Out of Control Channel Islands VAT Avoidance Scheme Undermines Credibility of Osborne’s VAT Increase
|January 4, 2011||Posted by lvcradmin under VAT|
RAVAS PRESS RELEASE 4 . 01 .2010
The Treasury has lost control of an obscure VAT avoidance scheme of which George Osborne was personally aware before taking office. Treasury and HMRC Officials have for 15 years continually underplayed the effect on the UK economy of the abuse of an obscure EU VAT relief on genuine postal imports into the EU that is being exploited on an industrial scale by internet retailers in The Channel Islands. Goods are circular shipped to operations in Jersey and Guernsey so that they can be posted back into the UK and benefit from Low Value Consignment Relief (LVCR) which exempts goods from VAT below £18 in value. This indefensible practice involves complex offshore company structures allowing both UK and Channel Island retailers to avoid VAT on their sales in the UK. Not only does this distort the UK market driving UK mainland retail out of business, but it also gives a tax advantage to those consumers who shop online at the expense of other UK taxpayers who do not.
In 2004 major retailers such as Amazon and Tesco complained to Treasury officials that they would be forced to locate their internet businesses offshore if the Treasury failed to prevent what was by then already a big business and growing market distortion. The fact that goods were being deliberately exported to the Channel Islands first in order to benefit from the relief did not seem to concern Treasury officials who, ignoring basic safeguards to ensure the prevention of tax avoidance and tax abuse, claimed in 2006 that “Using the relief to sell goods to customers free of VAT is completely legal”. By 2010 unsurprisingly every major retailer in the UK operating an internet site was taking advantage of the VAT avoidance scheme whilst those that couldn’t afford the huge fees to register a business in the Channel Islands saw their sales dwindle. Sainsbury only recently set up in Guernsey after UK officials had made more hollow assurances that the VAT avoidance was under control. In 2009 Treasury officials estimated the loss of VAT at £110 million but this figure is wildly inaccurate with verified sales figures for CDs and DVDs showing that £165 million was lost on CDs and DVDs alone in 2009. Across all product sectors and with such a huge price saving available to anyone who wants to shop on-line, it would not be inconceivable that losses run close to a billion pounds a year in VAT that would have otherwise been collected in the UK.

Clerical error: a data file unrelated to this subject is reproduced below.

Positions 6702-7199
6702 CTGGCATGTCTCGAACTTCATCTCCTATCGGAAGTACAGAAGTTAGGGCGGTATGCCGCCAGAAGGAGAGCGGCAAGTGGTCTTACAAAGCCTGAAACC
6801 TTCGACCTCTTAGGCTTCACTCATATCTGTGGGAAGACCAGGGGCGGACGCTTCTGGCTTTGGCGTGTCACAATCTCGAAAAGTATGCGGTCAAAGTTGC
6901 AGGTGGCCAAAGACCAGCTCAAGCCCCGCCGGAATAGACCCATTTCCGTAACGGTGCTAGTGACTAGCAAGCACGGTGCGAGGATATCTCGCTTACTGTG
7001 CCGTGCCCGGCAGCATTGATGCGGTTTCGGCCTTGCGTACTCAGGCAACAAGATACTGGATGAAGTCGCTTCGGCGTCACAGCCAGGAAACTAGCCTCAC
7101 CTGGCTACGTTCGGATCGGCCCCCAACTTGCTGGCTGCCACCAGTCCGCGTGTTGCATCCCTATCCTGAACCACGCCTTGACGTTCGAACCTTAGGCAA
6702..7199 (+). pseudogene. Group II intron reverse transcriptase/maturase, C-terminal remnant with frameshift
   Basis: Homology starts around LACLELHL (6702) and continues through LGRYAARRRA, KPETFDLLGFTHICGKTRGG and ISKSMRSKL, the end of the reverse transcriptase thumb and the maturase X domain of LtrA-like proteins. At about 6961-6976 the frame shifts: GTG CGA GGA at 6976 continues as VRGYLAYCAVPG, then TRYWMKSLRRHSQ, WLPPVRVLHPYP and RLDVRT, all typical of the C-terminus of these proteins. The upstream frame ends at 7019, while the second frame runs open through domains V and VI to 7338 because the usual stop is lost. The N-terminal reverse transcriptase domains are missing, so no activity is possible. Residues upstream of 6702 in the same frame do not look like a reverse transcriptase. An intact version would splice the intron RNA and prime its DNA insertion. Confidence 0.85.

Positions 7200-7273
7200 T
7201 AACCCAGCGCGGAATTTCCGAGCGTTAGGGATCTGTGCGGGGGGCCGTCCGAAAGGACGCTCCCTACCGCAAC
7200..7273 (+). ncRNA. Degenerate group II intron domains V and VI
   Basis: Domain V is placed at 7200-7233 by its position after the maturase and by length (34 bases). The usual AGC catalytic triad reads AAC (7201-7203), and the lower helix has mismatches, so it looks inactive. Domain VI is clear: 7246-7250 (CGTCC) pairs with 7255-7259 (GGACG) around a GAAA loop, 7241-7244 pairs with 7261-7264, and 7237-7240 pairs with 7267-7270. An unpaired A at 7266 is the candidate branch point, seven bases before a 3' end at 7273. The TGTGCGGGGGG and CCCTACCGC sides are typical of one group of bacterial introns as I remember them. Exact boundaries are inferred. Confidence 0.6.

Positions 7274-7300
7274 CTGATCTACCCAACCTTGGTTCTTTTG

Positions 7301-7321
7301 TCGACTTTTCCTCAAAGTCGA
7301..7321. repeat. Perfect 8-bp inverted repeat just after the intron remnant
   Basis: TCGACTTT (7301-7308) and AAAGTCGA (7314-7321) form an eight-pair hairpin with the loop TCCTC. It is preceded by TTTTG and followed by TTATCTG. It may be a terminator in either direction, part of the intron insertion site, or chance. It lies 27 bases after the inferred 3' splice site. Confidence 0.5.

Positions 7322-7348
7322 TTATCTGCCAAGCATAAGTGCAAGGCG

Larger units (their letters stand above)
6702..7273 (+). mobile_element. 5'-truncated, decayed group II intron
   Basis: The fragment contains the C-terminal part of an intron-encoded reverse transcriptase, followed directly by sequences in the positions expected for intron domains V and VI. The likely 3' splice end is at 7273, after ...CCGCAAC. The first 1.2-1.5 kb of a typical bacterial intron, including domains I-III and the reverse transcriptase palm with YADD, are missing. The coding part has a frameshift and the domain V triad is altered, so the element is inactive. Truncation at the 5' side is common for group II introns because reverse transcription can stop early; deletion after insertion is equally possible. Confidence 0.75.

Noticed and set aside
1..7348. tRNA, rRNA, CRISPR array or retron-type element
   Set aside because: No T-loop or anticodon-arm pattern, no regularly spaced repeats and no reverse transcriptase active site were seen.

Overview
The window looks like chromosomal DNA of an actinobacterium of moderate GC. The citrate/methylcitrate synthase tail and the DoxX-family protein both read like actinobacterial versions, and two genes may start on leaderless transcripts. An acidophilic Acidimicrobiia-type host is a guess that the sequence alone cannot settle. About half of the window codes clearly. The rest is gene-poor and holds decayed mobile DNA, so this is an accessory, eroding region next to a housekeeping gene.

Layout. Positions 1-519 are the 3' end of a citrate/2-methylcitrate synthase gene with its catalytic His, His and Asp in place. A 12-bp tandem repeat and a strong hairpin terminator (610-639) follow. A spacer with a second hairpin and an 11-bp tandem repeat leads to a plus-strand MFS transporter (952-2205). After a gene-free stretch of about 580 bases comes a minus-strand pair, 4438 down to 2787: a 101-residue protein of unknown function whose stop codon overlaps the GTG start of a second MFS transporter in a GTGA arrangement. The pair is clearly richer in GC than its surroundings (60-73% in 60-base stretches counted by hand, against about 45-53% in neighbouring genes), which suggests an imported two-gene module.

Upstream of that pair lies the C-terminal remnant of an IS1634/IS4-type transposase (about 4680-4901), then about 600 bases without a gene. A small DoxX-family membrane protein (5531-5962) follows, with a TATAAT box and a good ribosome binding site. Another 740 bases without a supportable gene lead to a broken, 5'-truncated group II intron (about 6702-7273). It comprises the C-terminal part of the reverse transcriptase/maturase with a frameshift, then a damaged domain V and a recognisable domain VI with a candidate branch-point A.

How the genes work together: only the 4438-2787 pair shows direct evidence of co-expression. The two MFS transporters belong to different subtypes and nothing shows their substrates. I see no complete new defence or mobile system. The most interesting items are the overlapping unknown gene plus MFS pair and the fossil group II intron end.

Since the mid 1990s what has become known as the ‘offshore fulfilment industry’ has grown at an exponential rate firstly with flowers contact lenses and Ink Cartridges being routed through the scheme and then more famously CDs and DVDs. Now with the industry highly mechanised and helped by the unofficial customs agreements in place between the UK and The Channel Islands, virtually every conceivable product is available VAT free including car parts, batteries, fishing tackle, cosmetics, toys, greetings cards, computer games, computer memory cards, phone spares, cooking utensils, camera spares, lifestyle gifts, men’s grooming products, electrical goods, hoover gags, golf balls and anything that is valued under £18.
Retailers Against VAT Avoidance Schemes (RAVAS) has been set up to give a voice to retailers suffering from this VAT avoidance through the market distortion it creates. Spokesperson Richard Allen states:
“This is possibly the most damaging tax avoidance scheme in the last decade as it has a direct impact on virtually every single UK retail business. The suggestion from George Osborne that the VAT increase is fair is total nonsense in the light of the fact that any company that can afford to avoid VAT can easily do so by setting up offshore. This abuse is not only morally offensive but it runs contra to all principles of fairness in the tax system and undermines the integrity of the Common Market damaging small businesses before they can even get off the ground and creating a considerable financial barrier to market entry on the internet. You have to go offshore if you want to sell any quantity of goods on-line. When in 2005, we asked Treasury officials if they would consider removing VAT from all goods below £18 in value they laughed, yet they have done exactly that but only on the internet, and only for those who can afford tax avoidance structures in the Channel Islands”